Germany’s unemployment rate climbed in November for the fourth consecutive month, hitting its highest level since April 2011.
Data from Germany’s Federal Labour Agency showed that, on a seasonally adjusted basis, 10,000 more people were out of work in November than in October.
Federal Labour Agency Chairman Frank J. Way said that the key reason for the increase was that “fewer people have been taking part in training, particularly those depending on social security.”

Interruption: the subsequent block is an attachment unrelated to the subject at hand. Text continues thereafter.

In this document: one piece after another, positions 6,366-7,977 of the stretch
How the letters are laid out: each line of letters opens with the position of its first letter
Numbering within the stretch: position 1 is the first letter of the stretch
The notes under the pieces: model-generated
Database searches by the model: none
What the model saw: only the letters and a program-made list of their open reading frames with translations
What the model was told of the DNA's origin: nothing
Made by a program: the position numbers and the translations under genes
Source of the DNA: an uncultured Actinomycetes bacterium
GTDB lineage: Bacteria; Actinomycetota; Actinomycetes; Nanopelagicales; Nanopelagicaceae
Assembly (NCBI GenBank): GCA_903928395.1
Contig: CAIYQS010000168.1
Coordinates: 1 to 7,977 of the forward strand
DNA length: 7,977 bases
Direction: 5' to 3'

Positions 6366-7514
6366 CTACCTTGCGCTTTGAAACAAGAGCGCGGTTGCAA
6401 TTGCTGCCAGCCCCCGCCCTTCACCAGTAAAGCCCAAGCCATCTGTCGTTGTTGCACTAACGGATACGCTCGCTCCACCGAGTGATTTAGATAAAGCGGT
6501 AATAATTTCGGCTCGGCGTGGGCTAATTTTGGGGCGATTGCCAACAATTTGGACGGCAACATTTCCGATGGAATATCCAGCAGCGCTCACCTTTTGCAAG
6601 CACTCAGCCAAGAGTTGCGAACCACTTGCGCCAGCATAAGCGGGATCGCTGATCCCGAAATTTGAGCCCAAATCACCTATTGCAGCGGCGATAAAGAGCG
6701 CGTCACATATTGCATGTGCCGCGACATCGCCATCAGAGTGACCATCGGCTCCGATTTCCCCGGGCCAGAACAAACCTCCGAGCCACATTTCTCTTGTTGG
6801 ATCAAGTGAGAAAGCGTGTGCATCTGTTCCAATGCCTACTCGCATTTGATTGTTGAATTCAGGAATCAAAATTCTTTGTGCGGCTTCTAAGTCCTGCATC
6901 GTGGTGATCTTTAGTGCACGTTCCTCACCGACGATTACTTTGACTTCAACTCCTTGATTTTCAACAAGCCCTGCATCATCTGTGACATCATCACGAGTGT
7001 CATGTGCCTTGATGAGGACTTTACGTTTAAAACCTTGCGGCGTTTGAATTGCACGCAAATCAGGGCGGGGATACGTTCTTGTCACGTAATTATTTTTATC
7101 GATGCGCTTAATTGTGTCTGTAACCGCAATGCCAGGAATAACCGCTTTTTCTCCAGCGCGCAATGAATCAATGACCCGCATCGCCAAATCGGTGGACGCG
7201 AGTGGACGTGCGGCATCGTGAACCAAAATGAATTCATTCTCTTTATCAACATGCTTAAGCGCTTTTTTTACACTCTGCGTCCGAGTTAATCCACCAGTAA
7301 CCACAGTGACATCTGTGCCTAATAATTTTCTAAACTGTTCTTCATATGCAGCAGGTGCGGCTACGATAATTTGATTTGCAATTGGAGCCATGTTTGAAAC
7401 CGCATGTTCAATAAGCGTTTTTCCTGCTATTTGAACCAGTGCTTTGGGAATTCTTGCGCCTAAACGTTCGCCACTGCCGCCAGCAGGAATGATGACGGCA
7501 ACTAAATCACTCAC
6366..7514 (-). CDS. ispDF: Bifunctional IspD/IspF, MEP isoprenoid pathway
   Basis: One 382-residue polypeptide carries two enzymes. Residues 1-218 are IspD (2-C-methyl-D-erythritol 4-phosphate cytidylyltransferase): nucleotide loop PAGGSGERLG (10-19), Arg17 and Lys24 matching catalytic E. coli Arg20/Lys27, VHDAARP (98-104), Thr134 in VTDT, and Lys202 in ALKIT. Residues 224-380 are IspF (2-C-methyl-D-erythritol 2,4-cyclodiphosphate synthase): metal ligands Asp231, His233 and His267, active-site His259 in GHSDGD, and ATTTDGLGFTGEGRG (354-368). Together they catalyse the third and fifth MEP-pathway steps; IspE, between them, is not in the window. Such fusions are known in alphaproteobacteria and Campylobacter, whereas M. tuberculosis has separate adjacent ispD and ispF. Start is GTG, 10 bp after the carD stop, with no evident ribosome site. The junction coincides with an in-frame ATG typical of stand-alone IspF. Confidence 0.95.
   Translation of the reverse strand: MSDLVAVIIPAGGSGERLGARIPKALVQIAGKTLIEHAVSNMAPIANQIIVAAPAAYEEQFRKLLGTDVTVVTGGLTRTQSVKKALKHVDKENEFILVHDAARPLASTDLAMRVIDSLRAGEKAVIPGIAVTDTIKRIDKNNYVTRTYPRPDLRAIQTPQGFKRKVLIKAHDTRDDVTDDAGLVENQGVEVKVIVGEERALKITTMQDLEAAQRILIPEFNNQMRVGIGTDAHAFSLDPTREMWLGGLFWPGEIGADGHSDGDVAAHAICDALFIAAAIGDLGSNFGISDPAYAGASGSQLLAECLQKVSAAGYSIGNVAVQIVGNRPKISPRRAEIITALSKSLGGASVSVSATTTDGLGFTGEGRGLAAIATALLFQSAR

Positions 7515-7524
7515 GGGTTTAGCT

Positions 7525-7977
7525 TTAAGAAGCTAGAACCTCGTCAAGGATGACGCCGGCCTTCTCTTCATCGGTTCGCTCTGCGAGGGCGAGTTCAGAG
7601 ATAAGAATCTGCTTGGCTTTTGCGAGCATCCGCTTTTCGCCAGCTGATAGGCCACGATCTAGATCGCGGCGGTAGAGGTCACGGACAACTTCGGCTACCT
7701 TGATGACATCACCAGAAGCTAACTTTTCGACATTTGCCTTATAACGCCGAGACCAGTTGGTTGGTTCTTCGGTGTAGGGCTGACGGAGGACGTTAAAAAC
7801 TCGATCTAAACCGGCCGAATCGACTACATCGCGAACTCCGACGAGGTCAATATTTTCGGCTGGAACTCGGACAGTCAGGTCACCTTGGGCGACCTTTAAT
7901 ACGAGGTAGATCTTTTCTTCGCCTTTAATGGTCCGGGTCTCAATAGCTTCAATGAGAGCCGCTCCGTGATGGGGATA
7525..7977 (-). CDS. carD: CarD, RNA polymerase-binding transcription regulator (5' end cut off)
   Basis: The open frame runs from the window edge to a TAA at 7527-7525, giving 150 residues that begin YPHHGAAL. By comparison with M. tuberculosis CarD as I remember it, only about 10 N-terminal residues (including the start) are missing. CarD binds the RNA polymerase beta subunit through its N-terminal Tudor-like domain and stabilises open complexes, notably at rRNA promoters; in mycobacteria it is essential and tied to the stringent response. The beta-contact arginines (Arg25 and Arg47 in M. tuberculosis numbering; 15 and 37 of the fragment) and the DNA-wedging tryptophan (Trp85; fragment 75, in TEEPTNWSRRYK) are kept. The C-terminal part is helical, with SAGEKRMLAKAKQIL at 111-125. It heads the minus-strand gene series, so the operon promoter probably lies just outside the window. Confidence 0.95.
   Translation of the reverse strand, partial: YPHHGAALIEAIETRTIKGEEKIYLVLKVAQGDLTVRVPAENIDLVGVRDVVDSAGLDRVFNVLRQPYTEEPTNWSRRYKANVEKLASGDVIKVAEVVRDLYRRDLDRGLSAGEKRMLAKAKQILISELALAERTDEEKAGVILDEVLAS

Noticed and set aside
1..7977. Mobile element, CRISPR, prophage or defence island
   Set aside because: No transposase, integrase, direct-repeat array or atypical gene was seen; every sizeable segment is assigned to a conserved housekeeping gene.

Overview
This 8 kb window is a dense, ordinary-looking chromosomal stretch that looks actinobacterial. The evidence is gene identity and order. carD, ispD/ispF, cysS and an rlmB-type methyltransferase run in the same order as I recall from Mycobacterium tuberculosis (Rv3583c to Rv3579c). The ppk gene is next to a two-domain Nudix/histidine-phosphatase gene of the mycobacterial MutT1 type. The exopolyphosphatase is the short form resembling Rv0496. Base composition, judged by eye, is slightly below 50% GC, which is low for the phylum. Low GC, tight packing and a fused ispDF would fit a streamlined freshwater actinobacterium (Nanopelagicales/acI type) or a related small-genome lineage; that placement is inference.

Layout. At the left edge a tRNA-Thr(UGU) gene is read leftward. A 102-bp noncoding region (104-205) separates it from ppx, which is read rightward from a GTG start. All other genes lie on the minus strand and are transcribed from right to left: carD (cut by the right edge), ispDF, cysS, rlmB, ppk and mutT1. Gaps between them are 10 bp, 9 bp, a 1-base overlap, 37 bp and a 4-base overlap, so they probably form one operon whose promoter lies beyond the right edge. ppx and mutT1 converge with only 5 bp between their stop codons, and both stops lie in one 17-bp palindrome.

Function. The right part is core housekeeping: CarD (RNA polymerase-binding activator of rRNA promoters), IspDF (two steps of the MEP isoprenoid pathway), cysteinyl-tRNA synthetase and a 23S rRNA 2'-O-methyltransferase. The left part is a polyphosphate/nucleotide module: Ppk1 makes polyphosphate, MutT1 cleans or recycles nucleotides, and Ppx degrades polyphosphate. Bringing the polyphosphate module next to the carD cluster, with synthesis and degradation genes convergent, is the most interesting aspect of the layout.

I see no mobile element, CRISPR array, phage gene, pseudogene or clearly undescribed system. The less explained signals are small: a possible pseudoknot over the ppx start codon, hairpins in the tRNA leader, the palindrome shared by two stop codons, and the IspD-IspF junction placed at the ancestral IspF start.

Way added that the minimum wage of 8 euros 50 per hour – set to be introduced by Germany’s new coalition government – could exacerbate the trend.
“Clearly, there’s a risk that people at a lower level of professional training, and professional experience – will have difficulties earning 8.50 euros,” Way explained.
Germany – the eurozone’s largest economy – still has one of the lowest joblessness rates in the EU, at 6.9 percent. Peers, such as Spain and Greece, are facing crises in which one in four people are out of work.